References of "Cuvelier, Marie-Laure"
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See detailWhen HIV gets into the brain
Cuvelier, Marie-Laure ULg; Leonard, Philippe ULg; Rikir, Estelle ULg et al

in Revue Médicale de Liège (2008), 63(5-6), 338-341

Besides opportunistic infections, direct or indirect HIV-mediated lesions of cerebral vascular or neural cells can also occur during the natural course of HIV infection. The main non-infectious ... [more ▼]

Besides opportunistic infections, direct or indirect HIV-mediated lesions of cerebral vascular or neural cells can also occur during the natural course of HIV infection. The main non-infectious complications of HIV are cerebral lymphomas, cerebrovascular disorders, HIV dementia and myelitis. [less ▲]

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See detailHIV-related infections of the brain
Cuvelier, Marie-Laure ULg; Leonard, Philippe ULg; Rikir, Estelle ULg et al

in Revue Médicale de Liège (2008), 63(5-6), 342-348

During the natural course of human immunodeficiency virus infection, central nervous system insults are very common. They can consist of infectious complications, consequently to the collapse of the ... [more ▼]

During the natural course of human immunodeficiency virus infection, central nervous system insults are very common. They can consist of infectious complications, consequently to the collapse of the patient's immune system. Alternatively, direct or indirect HIV-mediated lesions of cerebral vascular or neural cells can also occur. It is crucial to detect HIV-related infectious complications since their prognosis will depend on early and accurate treatments. The diagnosis is generally made by means of magnetic resonance imaging and lumbar puncture. [less ▲]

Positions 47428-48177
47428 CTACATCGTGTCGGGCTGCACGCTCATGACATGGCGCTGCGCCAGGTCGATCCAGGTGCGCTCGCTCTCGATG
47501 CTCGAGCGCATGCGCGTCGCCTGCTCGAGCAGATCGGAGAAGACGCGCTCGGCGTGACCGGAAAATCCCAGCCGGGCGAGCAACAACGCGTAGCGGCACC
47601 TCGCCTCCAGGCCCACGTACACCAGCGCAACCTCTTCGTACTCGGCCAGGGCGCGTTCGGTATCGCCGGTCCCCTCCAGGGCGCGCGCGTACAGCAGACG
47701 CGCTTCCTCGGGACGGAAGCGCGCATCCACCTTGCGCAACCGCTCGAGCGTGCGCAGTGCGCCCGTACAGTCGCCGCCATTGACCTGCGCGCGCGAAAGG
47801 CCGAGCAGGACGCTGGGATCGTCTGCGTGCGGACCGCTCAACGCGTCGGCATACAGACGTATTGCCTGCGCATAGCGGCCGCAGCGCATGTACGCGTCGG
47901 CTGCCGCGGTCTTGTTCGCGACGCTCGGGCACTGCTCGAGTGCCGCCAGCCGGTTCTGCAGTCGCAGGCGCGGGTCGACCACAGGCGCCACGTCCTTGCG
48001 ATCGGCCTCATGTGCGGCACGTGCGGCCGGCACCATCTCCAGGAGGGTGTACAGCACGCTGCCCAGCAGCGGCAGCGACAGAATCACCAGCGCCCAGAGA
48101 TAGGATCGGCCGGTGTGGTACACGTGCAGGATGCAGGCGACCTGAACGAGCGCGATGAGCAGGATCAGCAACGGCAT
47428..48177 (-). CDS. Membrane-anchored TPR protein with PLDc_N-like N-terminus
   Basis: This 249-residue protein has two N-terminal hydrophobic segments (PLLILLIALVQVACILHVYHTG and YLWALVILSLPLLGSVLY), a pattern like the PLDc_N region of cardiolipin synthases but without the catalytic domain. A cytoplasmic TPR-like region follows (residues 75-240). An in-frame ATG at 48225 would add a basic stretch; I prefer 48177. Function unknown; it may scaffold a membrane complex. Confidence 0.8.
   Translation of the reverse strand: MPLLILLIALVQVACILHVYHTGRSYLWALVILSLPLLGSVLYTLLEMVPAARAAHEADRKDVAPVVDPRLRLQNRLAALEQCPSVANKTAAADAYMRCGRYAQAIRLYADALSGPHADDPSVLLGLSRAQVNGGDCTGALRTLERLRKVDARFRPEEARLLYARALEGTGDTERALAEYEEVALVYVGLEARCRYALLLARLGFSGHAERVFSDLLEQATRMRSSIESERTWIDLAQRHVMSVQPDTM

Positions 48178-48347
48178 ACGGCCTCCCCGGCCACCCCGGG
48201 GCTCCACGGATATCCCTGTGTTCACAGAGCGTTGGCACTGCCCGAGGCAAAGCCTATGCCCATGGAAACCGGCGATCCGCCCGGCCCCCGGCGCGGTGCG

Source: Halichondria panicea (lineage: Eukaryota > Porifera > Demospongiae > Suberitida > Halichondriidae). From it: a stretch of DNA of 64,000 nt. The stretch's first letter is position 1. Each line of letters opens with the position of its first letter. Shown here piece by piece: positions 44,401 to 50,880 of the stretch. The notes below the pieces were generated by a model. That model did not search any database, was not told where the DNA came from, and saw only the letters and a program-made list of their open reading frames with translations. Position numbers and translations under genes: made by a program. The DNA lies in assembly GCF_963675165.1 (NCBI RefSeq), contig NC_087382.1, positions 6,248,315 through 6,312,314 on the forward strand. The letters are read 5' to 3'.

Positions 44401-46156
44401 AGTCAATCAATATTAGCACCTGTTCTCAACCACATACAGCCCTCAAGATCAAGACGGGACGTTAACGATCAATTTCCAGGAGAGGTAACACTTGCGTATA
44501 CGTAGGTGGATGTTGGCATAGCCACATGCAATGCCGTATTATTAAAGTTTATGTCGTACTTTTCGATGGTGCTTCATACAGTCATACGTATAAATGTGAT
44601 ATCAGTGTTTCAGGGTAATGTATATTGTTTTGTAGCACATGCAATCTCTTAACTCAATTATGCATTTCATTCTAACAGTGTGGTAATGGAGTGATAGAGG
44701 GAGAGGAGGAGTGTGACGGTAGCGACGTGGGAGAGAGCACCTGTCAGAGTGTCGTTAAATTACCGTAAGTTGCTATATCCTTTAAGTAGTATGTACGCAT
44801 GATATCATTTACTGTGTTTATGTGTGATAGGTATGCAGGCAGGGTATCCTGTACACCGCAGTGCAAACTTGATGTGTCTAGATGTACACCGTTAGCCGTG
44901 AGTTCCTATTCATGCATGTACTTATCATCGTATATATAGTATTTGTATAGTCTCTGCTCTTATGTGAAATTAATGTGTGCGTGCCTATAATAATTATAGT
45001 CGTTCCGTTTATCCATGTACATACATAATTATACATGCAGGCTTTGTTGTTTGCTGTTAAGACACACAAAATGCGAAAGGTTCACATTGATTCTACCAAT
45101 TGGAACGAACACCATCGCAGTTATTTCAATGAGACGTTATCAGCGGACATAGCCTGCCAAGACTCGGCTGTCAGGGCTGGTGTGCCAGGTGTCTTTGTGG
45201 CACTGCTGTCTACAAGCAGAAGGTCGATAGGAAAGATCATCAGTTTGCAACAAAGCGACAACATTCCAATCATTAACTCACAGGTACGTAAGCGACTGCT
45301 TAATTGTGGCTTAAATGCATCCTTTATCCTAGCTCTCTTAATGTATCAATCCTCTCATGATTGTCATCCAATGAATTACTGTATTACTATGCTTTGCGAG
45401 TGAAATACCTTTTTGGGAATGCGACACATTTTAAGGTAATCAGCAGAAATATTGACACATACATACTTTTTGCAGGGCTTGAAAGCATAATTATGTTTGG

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See detailTherapeutic armamentarium in neurology: the birth of a new era
Belachew, Shibeshih ULg; Magis, Delphine ULg; Lievens, Isabelle ULg et al

in Revue Médicale de Liège (2007), 62(5-6), 432-448

The field of neurology was long infamous for a lack of therapeutic options. How many of you have once thought: "Neurologists don't cure the disease, they admire it". But those days have passed into ... [more ▼]

The field of neurology was long infamous for a lack of therapeutic options. How many of you have once thought: "Neurologists don't cure the disease, they admire it". But those days have passed into history, and the field is now vibrant with new treatments and hope even for patients with the worst neurodegenerative diseases. We summarized in the present review the latest major advances in therapeutic principles and practice for some of the most frequent chronic neurological disorders such as headaches, epilepsy, multiple sclerosis, dementias, Parkinson's disease, sleep/wake disturbances and peripheral neuropathies. We cannot cure or prevent, but we can now halt or control symptoms and disease progression to provide physical and psychological relief, and a better quality of life for patients who suffer from these otherwise devastating neurological conditions. [less ▲]

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